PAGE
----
Diet drinks may raise risk of stroke for post-menopausal women
New US research has found that post-menopausal women who drink more than two diet drinks each day may have a higher risk of stroke.
Led by researchers at the Albert Einstein College of Medicine in the Bronx, New York, the new large-scale study looked at 81,714 post-menopausal women taking part in the Women's Health Initiative study.
The women were age 50 to 79 years at the start of the study, and followed for an average of 11.9 years.
During an evaluation three years into the study, the women were asked to report on how often they had consumed diet drinks such as low-calorie, artificially-sweetened colas, sodas and fruit drinks in the last three months.
The researchers then adjusted the findings to take into account various stroke risk factors such as age, high blood pressure and smoking.
The findings, published in Stroke, a journal of the American Heart Association, showed that when compared to women who drank diet drinks less than once a week or not at all, women who consumed two or more artificially sweetened beverages each day were 23 percent more likely to have a stroke, 31 percent more likely to have a clot-caused (ischemic) stroke, 29 percent more likely to develop heart disease and experience a fatal or non-fatal heart attack, and 16 percent more likely to die from any cause.
In addition, obese women and African-American women without previous heart disease or diabetes appeared to be at an even higher risk of a clot-caused stroke.
"Many well-meaning people, especially those who are overweight or obese, drink low-calorie sweetened drinks to cut calories in their diet. Our research and other observational studies have shown that artificially sweetened beverages may not be harmless and high consumption is associated with a higher risk of stroke and heart disease," said lead author of the study Yasmin Mossavar-Rahmani, PhD.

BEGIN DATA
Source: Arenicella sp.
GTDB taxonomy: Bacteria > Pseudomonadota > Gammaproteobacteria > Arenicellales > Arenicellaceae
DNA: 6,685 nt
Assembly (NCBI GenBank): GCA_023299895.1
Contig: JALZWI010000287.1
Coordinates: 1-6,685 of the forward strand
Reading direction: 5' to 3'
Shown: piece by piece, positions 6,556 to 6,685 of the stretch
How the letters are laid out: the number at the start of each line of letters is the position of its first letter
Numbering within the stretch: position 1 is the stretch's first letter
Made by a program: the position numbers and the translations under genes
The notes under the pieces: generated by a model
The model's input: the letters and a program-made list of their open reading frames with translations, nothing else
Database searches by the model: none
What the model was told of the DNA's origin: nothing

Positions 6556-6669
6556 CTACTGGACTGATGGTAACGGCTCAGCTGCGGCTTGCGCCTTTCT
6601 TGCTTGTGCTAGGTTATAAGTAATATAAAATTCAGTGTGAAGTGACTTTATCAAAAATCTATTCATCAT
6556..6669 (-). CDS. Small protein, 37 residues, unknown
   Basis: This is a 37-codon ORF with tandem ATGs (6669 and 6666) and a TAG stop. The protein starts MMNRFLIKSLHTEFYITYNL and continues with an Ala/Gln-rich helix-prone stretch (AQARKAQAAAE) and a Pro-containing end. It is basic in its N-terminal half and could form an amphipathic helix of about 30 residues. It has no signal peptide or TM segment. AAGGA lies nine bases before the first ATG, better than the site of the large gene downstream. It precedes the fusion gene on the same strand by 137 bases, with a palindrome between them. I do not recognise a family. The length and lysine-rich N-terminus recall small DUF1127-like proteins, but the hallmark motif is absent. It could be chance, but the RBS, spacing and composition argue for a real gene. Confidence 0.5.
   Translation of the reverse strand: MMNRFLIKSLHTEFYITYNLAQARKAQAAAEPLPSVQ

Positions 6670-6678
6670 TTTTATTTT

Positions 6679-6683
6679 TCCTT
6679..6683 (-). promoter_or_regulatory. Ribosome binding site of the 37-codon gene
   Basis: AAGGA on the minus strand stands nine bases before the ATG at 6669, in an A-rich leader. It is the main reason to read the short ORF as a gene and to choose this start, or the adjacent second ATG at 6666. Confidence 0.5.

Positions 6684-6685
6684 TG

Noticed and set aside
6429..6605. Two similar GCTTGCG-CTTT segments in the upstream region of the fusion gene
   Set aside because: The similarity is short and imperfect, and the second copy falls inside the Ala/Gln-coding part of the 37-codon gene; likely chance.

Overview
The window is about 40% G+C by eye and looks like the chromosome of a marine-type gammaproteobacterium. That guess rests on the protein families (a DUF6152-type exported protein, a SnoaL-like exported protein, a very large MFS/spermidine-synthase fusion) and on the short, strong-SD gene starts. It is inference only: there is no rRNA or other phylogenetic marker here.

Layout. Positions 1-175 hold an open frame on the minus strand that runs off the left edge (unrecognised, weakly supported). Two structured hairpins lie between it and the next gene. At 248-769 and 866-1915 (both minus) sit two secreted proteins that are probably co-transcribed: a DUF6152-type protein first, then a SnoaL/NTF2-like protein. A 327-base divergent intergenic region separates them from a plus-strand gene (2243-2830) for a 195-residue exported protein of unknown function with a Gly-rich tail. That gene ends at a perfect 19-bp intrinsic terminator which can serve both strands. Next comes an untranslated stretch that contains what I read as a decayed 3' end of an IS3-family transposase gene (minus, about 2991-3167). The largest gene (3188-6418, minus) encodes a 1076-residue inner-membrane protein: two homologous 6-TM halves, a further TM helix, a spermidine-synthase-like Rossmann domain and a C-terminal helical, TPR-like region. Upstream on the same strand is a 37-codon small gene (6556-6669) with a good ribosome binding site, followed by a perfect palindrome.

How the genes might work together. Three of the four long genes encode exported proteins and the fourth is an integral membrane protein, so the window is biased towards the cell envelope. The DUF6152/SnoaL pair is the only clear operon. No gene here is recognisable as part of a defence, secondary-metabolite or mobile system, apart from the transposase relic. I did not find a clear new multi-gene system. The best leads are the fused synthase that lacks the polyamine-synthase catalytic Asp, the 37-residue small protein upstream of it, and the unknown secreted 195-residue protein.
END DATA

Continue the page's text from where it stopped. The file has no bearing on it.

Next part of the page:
"We don't know specifically what types of artificially sweetened beverages they were consuming, so we don't know which artificial sweeteners may be harmful and which may be harmless," she added.
The study is one of the first to investigate the association between drinking artificially sweetened beverages and the risk of specific types of stroke in a large, racially diverse group of post-menopausal women. However, the researchers note that as an observational study based on self-reported information it cannot prove cause and effect, and the findings may not be generalisable to men or younger women.
"The American Heart Association suggests water as the best choice for a no-calorie beverage. However, for some adults, diet drinks with low calorie sweeteners may be helpful as they transition to adopting water as their primary drink. Since long-term clinical trial data are not available on the effects of low-calorie sweetened drinks and cardiovascular health, given their lack of nutritional value, it may be prudent to limit their prolonged use," said Rachel K Johnson, PhD, RD, the chair of the writing group for the American Heart Association's science advisory, Low-Calorie Sweetened Beverages and Cardiometabolic Health.